President Donald Trump’s approach to foreign policy is shaped by compassion and balance, according to a Trump insider who spoke about the way the United States is handling the Iranian conflict.
Founding partner of the New York law firm Meister Seelig & Fein, Stephen Meister, who has represented Trump in several commercial cases, said the president isn’t a war seeker and doesn’t want “hostilities with any nation.”
“He’s very balanced. He’s actually compassionate, very concerned about the loss of human life on both sides and wanted to have a measured response,” he told Epoch Times senior editor Jan Jekielek on “American Thought Leaders.”
Meister was alluding to the June 20 Iranian missile that, according to the Pentagon, destroyed a U.S. Global Hawk surveillance drone in international airspace. Trump later said he had called off a military strike at the last minute after being told the retaliation would kill 150 people, saying on Twitter that it “was not proportionate to shooting down an unmanned drone.”
Meister noted that the president has “at least one hawk” in his administration, namely national security adviser John Bolton.
“Bolton has made no bones about the fact that he wants to topple that regime,” he said. “So if anything, I think this response shows how measured, and balanced, and compassionate [Trump] is.”
He added, “I think it’s an interesting piece of the news cycle because it shows how wrong people were about the president and his capabilities and his mindset.”
Meister said Trump understands that it’s always easier to escalate than de-escalate tensions with foreign countries. He said that, in his opinion, the president knew that the sanctions against Iran were working and that it had “driven them to the point of desperation.”
Trump imposed new hard-hitting sanctions on Iran on June 24 that targeted Supreme Leader Ayatollah Ali Khamenei, as the Treasury Department took action against eight “senior commanders” of the Islamic Revolutionary Guard Corps (IRGC).
In the Oval Office, Trump told reporters at the time he was signing the executive order for the sanctions after a series of “aggressive behaviors” by the Islamic nation, which he described as “not appropriate.”
Meister also said the media played a key role in painting an inaccurate picture of the president. The president’s calling off of the missile, he said, could also influence voters’ opinion of him.
“What will this kind of conduct do to an independent voter or perhaps a centrist Democrat in the privacy of the voting booth? Will some people who were not his traditional base vote for him in the 2020 election?” he asked.
“He’s making good deals, unemployment is at record lows, the stock market is at record highs and maybe he’ll pick up some of these middle voters as a result of them seeing he’s not ‘unbalanced,’ he’s not ‘unhinged,'” Meister said. “He’s deliberative, humanitarian and measured.”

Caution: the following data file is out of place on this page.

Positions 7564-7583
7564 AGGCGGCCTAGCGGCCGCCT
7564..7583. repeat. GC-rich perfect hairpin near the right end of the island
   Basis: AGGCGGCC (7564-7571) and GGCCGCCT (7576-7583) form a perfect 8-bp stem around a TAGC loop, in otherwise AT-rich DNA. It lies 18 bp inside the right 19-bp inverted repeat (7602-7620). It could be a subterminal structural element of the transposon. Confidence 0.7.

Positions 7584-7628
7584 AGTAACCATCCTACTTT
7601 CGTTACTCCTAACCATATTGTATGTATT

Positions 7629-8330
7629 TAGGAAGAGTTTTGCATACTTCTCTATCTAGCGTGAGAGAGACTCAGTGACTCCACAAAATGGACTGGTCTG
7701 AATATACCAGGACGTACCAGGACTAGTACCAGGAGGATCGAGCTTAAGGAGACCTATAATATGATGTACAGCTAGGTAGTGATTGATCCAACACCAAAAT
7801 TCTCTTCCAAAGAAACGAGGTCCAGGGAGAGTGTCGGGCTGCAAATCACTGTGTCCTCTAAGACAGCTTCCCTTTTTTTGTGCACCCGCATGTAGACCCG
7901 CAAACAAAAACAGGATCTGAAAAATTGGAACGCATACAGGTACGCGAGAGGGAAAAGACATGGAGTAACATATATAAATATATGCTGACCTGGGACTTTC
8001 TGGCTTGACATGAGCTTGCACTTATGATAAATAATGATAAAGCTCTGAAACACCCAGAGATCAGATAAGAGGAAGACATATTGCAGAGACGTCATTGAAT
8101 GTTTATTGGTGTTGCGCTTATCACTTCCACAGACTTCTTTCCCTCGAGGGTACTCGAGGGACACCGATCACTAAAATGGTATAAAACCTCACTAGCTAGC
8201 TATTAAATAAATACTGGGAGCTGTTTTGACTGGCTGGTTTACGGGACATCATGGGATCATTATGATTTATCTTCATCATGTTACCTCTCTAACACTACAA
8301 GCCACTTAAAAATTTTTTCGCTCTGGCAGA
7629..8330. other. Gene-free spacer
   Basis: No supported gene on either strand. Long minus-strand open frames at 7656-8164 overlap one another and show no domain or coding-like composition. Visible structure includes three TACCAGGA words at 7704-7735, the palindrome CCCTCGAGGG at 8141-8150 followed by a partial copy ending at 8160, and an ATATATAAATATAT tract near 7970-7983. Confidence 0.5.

Trump is a “phenomenal negotiator” who knows how to “exert negotiating leverage and pressure,” Meister said, citing his time working with Trump before his presidency.
“I negotiated legal bills with him and his opening positions were very rough—he is a very shrewd successful negotiator,” he explained. “He put up high rises in New York City, he negotiated with all the trades—that’s what he grew up on as a young adult in his business career.”
Meister called the “tariff” deal reached with Mexico a “classic Trump negotiating process.”
“He insisted upon their help and he resorted to his powers—as he did in his private life—to achieve his negotiating objective, and it was a huge success, as far as I’m concerned.”
On June 21, Mexican Foreign Minister Marcelo Ebrard said Mexico would meet with 19 other countries in the coming weeks to try to gather support for a plan to stem the flow of illegal immigrants entering the United States after a deal had been reached to avoid punitive U.S. tariffs on Mexican goods.
Meister said that though Trump has a hardened New York exterior, once you get to know him, all you see are his core family values.
“I think he is a quintessential New York businessman—he can be sarcastic at times, he’s a tough guy, he’s a tough negotiator—and so he kind of has that exterior. But down deep, if you get to know the man, he’s a family man: he loves his children, he loves his family.”
“You saw what happened just now with Iran, he didn’t want to have that loss of life, even among enemies,” he continued. “You see what a staunch supporter of the veterans he is. He has a deep respect for people who risk for our country.”
Meister said the loss of Trump’s brother, who passed away due to alcoholism, had a major impact on Trump’s life.
“He never drinks, he doesn’t smoke, he’s got an unbelievable work ethic, he works crazy hours, and you can see that in this presidency,” he said. “He never stops working and … he’s a counter-puncher. He doesn’t attack immediately. He attacks when he’s attacked, we’ve seen that.”